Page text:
Wednesday, April 10, 2013

I Have a Fever and the Only Cure is More Peter Dinklage

I know I'm a little behind with posts, and the only excuse I have is that I've been frantically trying to finish a number of books for the two book clubs I'm in. However, that is a bad excuse. There is no excuse for not writing a post about Game of Thrones.

I sometimes wonder what it would be like to watch Game of Thrones without having read the books. I wonder if I get bored with certain scenes because I know what will happen and I'm so amped up for how this season ends that I don't care about all the stuff that comes before. But then I remember watching the first two seasons of True Blood, not having read the books, and constantly thinking about reading the books. So, I guess I can't win.

I have a love/hate relationship with adaptations. So far I have felt mostly love for Game of Thrones. I love all of the differences in the television show. I love puzzling out the why of those changes and thinking through the ramifications of them through the series. I also know that there's a lot of nerd rage about these changes, but I haven't found a single one that threatens the integrity of either the book or television series.
I would like a Hodor chapter in Winds of Winter.
The book series is a lovely, sprawling mess. I love getting lost in twisting side and back stories that have very little to do with major plot lines. However, these side stories enrich the plot as opposed to moving it forward. Before the series started, I had wondered if the creative team would use flashbacks, and now I'm glad they didn't. Books can get away with those tangents where television can't. For the sake of quality, a visual adaptation needs to condense it's written original. There have been a few examples of this so far, the most significant ones being the fact that both the Jamie/Brienne and Theon storylines have started a lot sooner than in the books.

If the television show had followed the books, Jamie would not have shown up in the second season. Theon would go missing for at least two seasons and Tyrion for one. Would you watch an entire season that did not have Peter Dinklage in it? Would you? No - there would be rioting in the streets.

As for nerd rage over added scenes, like this most recent one where Margery Tyrell strokes King Joffrey's crossbow, so much of what happens in the books is internal. Characters can't walk around on the show voicing their every thought and feeling in the form of bad soliloquy. These added scenes (along with the inclusion of Ros the Whore who is not in the books and acts a naked sounding board for other characters) serve to give insight into a character's thoughts and motives in a way better fitted to television.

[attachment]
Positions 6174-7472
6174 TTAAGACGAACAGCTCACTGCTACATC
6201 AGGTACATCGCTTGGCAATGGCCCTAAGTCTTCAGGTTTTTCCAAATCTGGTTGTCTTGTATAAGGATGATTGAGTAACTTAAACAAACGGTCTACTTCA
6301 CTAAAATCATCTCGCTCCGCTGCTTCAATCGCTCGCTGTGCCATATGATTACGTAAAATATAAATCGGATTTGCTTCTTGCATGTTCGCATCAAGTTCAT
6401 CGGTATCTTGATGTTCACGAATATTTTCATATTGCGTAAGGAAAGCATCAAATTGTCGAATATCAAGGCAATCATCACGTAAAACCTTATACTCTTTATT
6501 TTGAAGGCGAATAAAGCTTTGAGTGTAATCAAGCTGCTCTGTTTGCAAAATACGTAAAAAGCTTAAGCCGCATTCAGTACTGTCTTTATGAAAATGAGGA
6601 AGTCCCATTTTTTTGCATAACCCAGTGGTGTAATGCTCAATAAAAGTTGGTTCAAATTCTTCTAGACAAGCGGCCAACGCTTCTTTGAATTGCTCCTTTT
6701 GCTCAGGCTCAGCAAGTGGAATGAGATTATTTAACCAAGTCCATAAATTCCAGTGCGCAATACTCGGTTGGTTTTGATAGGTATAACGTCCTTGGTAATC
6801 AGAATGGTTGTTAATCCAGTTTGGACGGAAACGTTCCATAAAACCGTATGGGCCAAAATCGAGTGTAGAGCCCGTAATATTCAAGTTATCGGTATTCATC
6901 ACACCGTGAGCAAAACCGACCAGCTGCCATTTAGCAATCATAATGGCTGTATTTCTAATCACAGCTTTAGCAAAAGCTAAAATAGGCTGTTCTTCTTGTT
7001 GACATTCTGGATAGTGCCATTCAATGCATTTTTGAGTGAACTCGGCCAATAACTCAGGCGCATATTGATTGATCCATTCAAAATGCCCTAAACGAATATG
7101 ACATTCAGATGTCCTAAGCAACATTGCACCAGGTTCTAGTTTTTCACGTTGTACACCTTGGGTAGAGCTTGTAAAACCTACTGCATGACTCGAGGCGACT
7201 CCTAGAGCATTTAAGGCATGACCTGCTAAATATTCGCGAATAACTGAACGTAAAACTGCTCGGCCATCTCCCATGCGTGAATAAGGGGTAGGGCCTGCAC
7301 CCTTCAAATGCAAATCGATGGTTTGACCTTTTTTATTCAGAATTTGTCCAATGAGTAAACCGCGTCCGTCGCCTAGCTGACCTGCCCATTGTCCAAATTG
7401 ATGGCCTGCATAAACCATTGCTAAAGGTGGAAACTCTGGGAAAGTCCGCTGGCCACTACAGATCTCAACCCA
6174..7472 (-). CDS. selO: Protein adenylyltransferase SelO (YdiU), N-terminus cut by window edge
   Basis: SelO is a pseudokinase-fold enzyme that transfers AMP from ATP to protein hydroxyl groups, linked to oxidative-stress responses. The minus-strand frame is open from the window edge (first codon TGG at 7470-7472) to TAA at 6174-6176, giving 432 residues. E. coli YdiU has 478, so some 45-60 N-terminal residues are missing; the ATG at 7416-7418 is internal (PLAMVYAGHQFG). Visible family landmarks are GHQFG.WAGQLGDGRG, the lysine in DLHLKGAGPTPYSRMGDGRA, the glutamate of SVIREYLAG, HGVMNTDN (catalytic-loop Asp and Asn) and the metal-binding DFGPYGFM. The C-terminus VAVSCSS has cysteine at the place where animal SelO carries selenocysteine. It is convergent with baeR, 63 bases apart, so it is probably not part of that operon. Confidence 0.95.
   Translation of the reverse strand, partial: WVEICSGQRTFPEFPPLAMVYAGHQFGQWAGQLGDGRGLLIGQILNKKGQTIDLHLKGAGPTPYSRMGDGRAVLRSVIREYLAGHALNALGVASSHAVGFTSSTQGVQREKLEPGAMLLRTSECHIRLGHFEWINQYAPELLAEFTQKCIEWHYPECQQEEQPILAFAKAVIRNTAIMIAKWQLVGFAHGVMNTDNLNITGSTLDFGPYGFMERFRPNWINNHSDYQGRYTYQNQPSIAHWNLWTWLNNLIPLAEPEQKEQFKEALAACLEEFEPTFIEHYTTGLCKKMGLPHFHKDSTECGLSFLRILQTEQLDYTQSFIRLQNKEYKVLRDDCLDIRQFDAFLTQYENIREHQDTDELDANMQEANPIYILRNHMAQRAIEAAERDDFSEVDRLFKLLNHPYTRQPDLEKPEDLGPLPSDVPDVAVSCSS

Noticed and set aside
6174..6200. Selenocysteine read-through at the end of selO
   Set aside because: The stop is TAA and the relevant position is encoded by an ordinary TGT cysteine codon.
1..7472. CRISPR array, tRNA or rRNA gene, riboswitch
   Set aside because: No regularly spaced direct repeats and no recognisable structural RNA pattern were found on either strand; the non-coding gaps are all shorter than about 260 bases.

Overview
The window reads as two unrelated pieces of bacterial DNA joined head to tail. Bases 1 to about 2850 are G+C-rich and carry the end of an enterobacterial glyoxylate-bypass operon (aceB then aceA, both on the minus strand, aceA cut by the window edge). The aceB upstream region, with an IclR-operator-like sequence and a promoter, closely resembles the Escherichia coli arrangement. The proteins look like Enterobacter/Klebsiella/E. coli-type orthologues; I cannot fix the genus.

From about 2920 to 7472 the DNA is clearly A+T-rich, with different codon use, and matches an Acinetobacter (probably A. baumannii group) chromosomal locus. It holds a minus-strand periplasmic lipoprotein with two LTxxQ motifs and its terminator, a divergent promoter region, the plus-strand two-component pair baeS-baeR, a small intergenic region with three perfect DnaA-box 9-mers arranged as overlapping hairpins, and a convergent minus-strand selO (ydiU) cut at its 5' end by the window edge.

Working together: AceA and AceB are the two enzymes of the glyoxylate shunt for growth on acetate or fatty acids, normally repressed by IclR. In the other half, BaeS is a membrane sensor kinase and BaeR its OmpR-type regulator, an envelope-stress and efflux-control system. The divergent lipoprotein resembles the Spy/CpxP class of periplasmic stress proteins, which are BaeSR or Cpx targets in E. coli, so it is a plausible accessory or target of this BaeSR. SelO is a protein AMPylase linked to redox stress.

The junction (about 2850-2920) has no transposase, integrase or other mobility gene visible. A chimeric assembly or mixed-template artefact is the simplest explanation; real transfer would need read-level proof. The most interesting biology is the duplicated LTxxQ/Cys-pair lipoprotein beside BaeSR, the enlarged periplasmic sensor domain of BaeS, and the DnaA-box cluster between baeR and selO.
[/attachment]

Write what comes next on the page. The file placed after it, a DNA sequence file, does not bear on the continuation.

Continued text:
I have faith that the television adaptation is going to tighten up the series without changing the story. I'm one of a handful of people who is not mad at George R.R. Martin for taking his time as a writer. I trust him. I trust his writing and I trust that his involvement with the show will guarantee continued quality. I didn't used to feel this way. I used to get angry with GRRM for taking so long, but I had the opportunity to meet him in 2010. He gave a talk and discussed just how hard it was to keep the lovely mess of these books lovely. His greatest fear is writing an ending that sucks. I understand that. So, now, I will leave you with this picture, and the question: how do you feel about book adaptations?

He said I was creepy for liking Littlefinger.


  1. It's probably one of the best book adaptations ever; in many ways, it improves on the books. Granted, there are times you want to read a 6 page description of a banquet, but that sort of thing does NOT adapt. You can have maybe a 5 second visual of food, and then people better start eating it, having meaningful conversation, and, if you're lucky, poisoning Joffrey.

    The Hunger Games comes to mind as a movie that was beautifully faithful to the book. It's all about the spirit of the thing, the script writer's understanding of the heart of the story, rather than the actual events, which is why the scenes added to the movie work so well. (And also explains why I turned off Despereux 4 minutes into the film.)

  2. I also liked the Hunger Games adaptation. Nearly everyone who I know who hated it, screamed and cried over the fact that Katniss gets the Mockingjay pin at the Hob instead of from Madge. Really? *That* is why the adaptation sucks? Madge is ultimately a throwaway character, no matter how much you might like her. Strong Belwas is also a throwaway character in GoT. I like him a lot in the books but he would serve no purpose on the show.

    I was bored out of my skull when I went to see The Hobbit. That film (those films) are a perfect example of why a visual adaptation shouldn't match the book word for word, image for image. The movie was pretty, but how many drawn out scenes of the New Zealand countryside did we need? How many visuals of short bearded people walking in a line? The only time I want to see excessive imagery of short bearded people is if Peter Dinklage is involved.

  3. I think I'm pretty good at totally separating a book from an adaptation when viewing or reading if it goes from film to book. Each one should be seen as its own thing. Though the only times I think were the adaptations were a hundred times better than the original are Last Of The Mochicans and M*A*S*H.